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Twenty-Four Hours That Shook the Kremlin

Though Prigozhin turned back before reaching Moscow, Putin’s rivals are probably eyeing his throne

Grupo Wagner

Mercenari del Gruppo Wagner si preparano a lasciare la città meridionale russa di Rostov-on-Don. Foto: EFE

Nina L. Khrushcheva

27 de junio 2023


MOSCOW – Yevgeny Prigozhin may have called off his attempted coup just before his Wagner Group mercenaries reached Moscow, but the rebellion may nonetheless have fatally undermined Vladimir Putin’s regime. Days, weeks, or even months might pass before the cracks are fully exposed, but make no mistake: every crisis that ends with only the thinnest of resolutions, or none at all, further diminishes Putin’s stature, and thus whatever support he has left among Russia’s elites. His rivals are probably already eyeing the throne.

In the short run, Putin could spin the uprising’s failure in his favor. After all, the masses did not rise up to join the rebellion, as Prigozhin predicted, and Russia’s armed forces stood with the Kremlin, though only half-heartedly, as demonstrated by the fact that Chechen troops had to be sent to Rostov-on-Don to confront Prigozhin’s mercenaries. But, in time, it will become clear that none of this reflects the Putin regime’s strength.

Neither side, it seems, was confident that it could defeat the other. Though Prigozhin vehemently criticized Russia’s military brass, he denied that he was attempting a coup. Instead, he insisted that the Wagner advance on Moscow was a “march of justice” for the soldiers who had died in Ukraine because of the Russian military’s poor leadership – and even that mission was quickly cut short. Prigozhin knew that he could not sustain an assault on Moscow.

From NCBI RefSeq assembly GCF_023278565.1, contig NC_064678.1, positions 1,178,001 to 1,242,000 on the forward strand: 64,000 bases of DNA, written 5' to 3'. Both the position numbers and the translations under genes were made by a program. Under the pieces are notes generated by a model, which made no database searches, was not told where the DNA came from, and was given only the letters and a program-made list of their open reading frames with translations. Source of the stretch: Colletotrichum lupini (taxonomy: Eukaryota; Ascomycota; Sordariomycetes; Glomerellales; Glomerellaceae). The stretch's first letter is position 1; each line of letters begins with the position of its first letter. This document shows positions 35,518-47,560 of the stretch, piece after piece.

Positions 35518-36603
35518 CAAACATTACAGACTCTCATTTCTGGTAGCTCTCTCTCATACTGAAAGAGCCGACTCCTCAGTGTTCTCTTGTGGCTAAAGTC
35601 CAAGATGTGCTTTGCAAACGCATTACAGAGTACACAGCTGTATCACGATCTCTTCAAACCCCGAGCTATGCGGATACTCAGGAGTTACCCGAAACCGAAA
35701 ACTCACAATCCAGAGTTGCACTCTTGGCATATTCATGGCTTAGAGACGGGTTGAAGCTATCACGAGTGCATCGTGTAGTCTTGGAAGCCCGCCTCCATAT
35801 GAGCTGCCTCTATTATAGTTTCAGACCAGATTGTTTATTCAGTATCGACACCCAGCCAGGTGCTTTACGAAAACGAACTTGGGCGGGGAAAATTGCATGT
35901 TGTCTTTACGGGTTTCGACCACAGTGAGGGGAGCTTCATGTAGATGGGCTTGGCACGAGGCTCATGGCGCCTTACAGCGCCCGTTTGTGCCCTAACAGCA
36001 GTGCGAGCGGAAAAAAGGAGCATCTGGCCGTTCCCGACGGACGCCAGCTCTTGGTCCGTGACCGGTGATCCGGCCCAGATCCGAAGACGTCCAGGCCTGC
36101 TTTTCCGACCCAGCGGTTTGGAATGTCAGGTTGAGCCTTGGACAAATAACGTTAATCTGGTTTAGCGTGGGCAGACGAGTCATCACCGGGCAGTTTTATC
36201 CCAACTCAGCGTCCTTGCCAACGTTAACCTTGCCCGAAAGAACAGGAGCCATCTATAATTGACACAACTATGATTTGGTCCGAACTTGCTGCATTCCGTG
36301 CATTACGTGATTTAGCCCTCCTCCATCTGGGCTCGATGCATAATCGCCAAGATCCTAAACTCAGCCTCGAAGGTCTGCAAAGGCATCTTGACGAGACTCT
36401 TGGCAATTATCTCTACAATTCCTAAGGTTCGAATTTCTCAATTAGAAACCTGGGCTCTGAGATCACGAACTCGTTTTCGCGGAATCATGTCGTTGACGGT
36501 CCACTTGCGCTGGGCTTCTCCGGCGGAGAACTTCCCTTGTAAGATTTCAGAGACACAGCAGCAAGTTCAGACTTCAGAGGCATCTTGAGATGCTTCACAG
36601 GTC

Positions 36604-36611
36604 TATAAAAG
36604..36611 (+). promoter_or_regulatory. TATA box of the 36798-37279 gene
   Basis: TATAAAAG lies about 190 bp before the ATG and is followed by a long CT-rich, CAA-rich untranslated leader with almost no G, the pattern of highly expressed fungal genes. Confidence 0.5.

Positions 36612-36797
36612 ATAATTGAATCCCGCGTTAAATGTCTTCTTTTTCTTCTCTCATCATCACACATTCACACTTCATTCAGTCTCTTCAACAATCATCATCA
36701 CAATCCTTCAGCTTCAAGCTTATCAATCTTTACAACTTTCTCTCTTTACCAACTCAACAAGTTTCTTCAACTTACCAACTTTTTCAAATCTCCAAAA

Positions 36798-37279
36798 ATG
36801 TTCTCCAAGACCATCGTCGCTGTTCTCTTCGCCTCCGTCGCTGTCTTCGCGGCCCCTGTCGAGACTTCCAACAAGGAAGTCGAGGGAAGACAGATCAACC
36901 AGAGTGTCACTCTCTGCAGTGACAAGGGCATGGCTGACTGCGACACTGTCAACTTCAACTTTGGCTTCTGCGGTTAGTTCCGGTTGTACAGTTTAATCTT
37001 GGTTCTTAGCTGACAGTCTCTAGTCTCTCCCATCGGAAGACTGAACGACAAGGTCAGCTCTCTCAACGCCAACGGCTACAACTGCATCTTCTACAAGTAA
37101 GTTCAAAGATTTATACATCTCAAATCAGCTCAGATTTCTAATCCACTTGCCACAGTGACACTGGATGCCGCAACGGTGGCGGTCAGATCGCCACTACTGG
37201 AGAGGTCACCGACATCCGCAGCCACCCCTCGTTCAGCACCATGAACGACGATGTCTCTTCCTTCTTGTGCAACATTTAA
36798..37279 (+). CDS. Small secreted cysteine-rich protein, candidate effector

It did not help that Prigozhin never quite won over the Russian public. Despite scenes of crowds cheering him and his fighters as they departed Rostov-on-Don, where they had seized all military sites, it was done out of a feeling of absurdity: “war heroes” are going against the Russian military. Yet most Russians have not embraced Prigozhin’s unhinged rhetoric. His vision of cleansing Russia of corruption and indecision with blood lacks broad appeal.

But Putin’s response to the mutiny was hardly that of a powerful leader or even a skilled tactician. While he condemned the coup and vowed to punish those involved “brutally,” the response did not come quickly enough, and his rhetoric came across as more panicked than menacing. This was a man who was reacting to events, not controlling them.

Worse, far from crushing the mutiny, let alone having Prigozhin eliminated, he let Belarusian President Aleksandr Lukashenko negotiate a deal that effectively lets Prigozhin off the hook: the Wagner boss will now decamp to Belarus, and criminal charges against him will be dropped. To some Russians, the deal makes Putin look pathetically weak, as it seems to have been presented to him as a fait accompli.

It is not inconceivable that Putin could still position himself as a great peacemaker. But he would need Russia’s elites to rally behind him. And Putin’s silence since Prigozhin cut his deal with Lukashenko suggests that he does not know, even now, whether he can count on his cronies’ loyalty. Moreover, people are eager to hear him explain why Prigozhin the “traitor” is being pardoned at all. The coup may be quashed, but the world sees that leadership is still lacking.